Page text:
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Chapter 20. Python Reference

There are actually a handful of Python modules running around that support database access against MySQL and mSQL. They are very similar in most respects. This chapter provides the API specification for two common modules. It is, however, important to note an approaching unification of Python database APIs under a single API being specified by the Python Database SIG. mSQL currently has no support for this API.

20.1. Module: MySQL

The entry point into the MySQL module is via the MySQL.connect() method. The return value from this method represents a connection to a MySQL database that you can use for all of your MySQL operations.

Method: MySQL.connect( )

Signature

connection = MySQL.connect(host)

Synopsis

Connects to the MySQL database engine on the specified server. If you call connect() with no arguments, it will connect you to the MySQL database engine on the local machine. It returns a Python object representing a connection to a MySQL database.

Example

conn = MySQL.connect(`carthage.imaginary.com');
Method: connection.selectdb( )

Signature

connection.selectdb(database)

Synopsis

Selects the database against which you intend to operate.

Example

connection.selectdb(`test');
Method: connection.do( )

Signature

results = connection.do(sql)

Synopsis

Sends the specified SQL statement to the currently selected database for execution. The results are returned as a list of lists where each list represents a single row. The method is also used for updates -- you just do not process the return value.

Example

results = conn.do(`SELECT title, year FROM movies');
row1 = results[0];
Method: statement_handle.affectedrows( )

Signature

rowcount = statement_handle.affectedrows()

Synopsis

Assuming the results of the SQL represented by this statement handler came from an UPDATE, DELETE, or INSERT, this method returns the number of rows actually modified by that statement.

Example

rowcount = hndl.affectedrows()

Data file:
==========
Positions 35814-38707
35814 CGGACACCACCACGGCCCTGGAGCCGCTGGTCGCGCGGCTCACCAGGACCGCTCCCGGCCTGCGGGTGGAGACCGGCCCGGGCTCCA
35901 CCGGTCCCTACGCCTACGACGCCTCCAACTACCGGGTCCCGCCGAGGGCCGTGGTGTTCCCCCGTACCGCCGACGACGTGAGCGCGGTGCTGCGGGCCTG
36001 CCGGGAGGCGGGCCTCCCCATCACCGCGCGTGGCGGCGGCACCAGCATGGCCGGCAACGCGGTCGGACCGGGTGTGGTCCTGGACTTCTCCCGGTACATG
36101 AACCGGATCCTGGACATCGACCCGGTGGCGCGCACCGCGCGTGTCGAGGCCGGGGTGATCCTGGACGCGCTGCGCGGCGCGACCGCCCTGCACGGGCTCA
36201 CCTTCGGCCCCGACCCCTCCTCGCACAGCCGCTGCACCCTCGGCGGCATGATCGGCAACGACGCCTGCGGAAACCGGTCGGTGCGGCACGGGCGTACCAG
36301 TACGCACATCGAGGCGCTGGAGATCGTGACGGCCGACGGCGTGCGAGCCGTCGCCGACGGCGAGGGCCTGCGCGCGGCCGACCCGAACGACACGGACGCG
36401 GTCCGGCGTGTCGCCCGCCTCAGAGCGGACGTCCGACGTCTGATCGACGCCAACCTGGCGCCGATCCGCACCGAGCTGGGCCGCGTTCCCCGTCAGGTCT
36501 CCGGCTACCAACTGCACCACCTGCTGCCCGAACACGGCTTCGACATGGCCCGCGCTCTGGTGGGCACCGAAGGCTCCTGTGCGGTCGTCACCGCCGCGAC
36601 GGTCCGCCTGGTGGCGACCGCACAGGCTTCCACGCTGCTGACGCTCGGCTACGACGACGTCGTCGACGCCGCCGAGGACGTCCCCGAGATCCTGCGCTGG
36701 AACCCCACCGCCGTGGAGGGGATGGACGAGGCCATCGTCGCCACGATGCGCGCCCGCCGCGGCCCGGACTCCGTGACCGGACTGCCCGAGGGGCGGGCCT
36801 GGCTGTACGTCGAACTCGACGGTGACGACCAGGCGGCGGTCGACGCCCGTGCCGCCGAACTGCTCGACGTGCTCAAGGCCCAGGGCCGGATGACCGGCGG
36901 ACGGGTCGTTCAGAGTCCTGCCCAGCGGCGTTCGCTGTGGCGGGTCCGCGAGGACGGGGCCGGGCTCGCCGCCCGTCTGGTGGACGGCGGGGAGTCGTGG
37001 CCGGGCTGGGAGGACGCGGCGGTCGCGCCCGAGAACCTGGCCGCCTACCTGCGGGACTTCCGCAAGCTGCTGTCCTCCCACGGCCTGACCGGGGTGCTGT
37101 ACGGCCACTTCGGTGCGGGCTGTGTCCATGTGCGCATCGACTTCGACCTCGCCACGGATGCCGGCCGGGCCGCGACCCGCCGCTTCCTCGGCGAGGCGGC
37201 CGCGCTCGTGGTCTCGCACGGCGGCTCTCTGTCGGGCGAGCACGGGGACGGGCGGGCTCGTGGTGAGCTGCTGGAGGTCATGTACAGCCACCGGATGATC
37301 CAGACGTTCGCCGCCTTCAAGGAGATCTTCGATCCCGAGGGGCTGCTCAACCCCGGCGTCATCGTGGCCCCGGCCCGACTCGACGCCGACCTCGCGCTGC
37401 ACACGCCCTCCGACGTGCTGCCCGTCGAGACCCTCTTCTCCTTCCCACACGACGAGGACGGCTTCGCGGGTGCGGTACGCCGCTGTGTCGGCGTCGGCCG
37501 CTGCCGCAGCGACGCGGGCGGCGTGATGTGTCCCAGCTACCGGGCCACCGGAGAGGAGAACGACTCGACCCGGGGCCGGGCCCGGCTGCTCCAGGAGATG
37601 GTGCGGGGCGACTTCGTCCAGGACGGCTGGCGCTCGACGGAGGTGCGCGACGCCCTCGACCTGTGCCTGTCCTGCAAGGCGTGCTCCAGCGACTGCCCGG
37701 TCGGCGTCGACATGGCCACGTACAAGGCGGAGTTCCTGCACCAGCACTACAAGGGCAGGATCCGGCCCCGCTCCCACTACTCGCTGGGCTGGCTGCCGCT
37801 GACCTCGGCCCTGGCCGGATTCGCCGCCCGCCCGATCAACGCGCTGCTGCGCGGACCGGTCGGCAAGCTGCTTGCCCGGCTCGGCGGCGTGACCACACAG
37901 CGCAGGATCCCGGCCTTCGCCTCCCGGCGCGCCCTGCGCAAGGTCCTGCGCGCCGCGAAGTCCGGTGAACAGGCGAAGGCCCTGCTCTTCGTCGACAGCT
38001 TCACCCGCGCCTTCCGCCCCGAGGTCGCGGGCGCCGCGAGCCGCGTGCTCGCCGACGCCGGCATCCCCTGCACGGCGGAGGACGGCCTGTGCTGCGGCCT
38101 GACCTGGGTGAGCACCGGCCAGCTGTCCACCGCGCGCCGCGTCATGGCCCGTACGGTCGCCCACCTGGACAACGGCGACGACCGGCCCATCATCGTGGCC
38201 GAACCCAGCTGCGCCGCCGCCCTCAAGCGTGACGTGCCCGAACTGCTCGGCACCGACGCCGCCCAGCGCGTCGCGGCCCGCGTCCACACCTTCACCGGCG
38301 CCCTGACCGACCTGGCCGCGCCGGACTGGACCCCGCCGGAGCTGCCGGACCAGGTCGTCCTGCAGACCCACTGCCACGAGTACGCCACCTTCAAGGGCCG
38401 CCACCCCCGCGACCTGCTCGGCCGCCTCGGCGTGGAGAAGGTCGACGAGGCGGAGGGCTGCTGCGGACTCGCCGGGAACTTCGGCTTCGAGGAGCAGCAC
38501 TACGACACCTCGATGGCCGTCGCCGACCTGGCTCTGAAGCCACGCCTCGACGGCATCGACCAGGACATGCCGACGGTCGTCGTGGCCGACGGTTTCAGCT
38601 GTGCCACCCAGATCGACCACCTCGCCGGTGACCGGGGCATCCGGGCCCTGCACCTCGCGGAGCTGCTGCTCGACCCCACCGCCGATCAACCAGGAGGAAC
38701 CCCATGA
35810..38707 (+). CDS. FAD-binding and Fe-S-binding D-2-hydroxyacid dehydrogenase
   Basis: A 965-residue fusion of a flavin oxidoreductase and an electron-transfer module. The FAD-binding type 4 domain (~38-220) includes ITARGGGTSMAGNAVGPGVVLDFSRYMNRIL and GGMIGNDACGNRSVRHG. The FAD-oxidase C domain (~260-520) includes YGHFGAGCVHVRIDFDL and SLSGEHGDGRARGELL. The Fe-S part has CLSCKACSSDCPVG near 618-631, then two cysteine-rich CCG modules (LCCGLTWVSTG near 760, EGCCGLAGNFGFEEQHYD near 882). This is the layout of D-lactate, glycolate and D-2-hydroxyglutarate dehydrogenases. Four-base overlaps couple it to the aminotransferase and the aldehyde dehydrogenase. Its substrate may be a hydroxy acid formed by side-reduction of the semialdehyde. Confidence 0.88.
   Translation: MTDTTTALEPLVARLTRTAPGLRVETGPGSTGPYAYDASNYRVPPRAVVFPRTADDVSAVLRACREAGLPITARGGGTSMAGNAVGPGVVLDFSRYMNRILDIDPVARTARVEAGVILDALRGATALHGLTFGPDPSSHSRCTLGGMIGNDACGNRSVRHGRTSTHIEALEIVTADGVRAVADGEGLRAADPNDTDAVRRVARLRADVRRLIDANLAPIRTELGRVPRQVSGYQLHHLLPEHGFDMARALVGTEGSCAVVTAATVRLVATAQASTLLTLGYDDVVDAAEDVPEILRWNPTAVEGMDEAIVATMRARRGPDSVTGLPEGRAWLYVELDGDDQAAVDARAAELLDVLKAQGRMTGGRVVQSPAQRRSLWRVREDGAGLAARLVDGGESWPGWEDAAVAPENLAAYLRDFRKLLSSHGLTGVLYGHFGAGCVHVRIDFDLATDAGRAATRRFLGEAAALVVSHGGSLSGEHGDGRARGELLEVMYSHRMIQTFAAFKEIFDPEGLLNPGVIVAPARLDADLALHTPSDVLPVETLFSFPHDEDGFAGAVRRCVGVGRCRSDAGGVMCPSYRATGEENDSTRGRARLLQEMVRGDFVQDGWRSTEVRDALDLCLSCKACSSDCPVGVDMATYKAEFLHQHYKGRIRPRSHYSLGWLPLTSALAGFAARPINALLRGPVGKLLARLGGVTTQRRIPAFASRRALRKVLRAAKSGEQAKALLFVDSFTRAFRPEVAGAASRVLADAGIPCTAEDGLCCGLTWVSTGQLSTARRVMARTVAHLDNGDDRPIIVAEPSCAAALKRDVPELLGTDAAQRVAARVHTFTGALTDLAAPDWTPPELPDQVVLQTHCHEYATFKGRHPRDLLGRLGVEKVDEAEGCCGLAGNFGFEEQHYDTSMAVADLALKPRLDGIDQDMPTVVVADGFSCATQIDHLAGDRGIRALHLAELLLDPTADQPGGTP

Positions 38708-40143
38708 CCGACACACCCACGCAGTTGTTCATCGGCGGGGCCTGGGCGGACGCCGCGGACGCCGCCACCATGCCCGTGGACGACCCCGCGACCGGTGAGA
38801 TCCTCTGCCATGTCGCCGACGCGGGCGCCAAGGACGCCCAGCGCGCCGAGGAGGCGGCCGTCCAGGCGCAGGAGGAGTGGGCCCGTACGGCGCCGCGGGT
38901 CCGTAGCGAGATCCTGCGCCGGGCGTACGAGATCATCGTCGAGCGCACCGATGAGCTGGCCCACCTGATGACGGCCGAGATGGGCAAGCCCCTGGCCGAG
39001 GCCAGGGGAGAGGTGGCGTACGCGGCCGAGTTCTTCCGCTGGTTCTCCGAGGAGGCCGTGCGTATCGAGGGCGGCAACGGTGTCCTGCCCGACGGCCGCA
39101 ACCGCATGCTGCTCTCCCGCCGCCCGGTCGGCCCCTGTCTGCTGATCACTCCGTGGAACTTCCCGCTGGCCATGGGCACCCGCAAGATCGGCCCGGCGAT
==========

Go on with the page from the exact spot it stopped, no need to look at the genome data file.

Method: statement_handle.numrows( )

Signature

rowcount = statement_handle.numrows()

Synopsis

Assuming the results of the SQL represented by this statement handler came from a SELECT, this method provides the number of rows in the result set.

Example

rowcount = hndl.numrows()
Method: statement_handle.fields( )

Signature

list = statement_handle.fields()

Synopsis

Provides meta-information about the columns in the results returned by this query. The list is actually a list of lists. Each member of the returned list is a list of meta-information about a specific column. In other words, the returned list will have one member for each column in the result set. The first member of the list represents the first column, the second member the second column, and so on.

The meta-data for each column is a list of five elements:

  • A string containing the column name

  • A string containing the name of the table from which the column came

  • A string with the name of the SQL datatype for the column

  • An int containing the size of the column

  • A string containing the column modifies such as NOTNULL

Example

flds = hndl.fields();
for column in flds:
name = column[0];
table = column[1];
type = column[2];
size = columns[3];
mods = column[4];
Method: statement_handle.fetchrows( )

Signature

list = statement_handle.fetchrows(rownum)

Synopsis

Fetches the row values of the specified row number associated with the result set represented by the statement handler. If you pass -1 as an argument, this method will return a list of all the rows. For each row in the list, a row is represented by a list whose number of elements equals the number of columns in the result set. The first element represents the first column value, the second element the second column, and so on.

Example

rows = hndl.fetchrows(-1);
for row in rows:
    col1 = row[0];
    col2 = row[1];
Method: connection.listdbs( )

Signature

dbs = connection.listdbs()

Synopsis

Provides a Python list of databases available on the database server.

Example

dbs = conn.listdbs()


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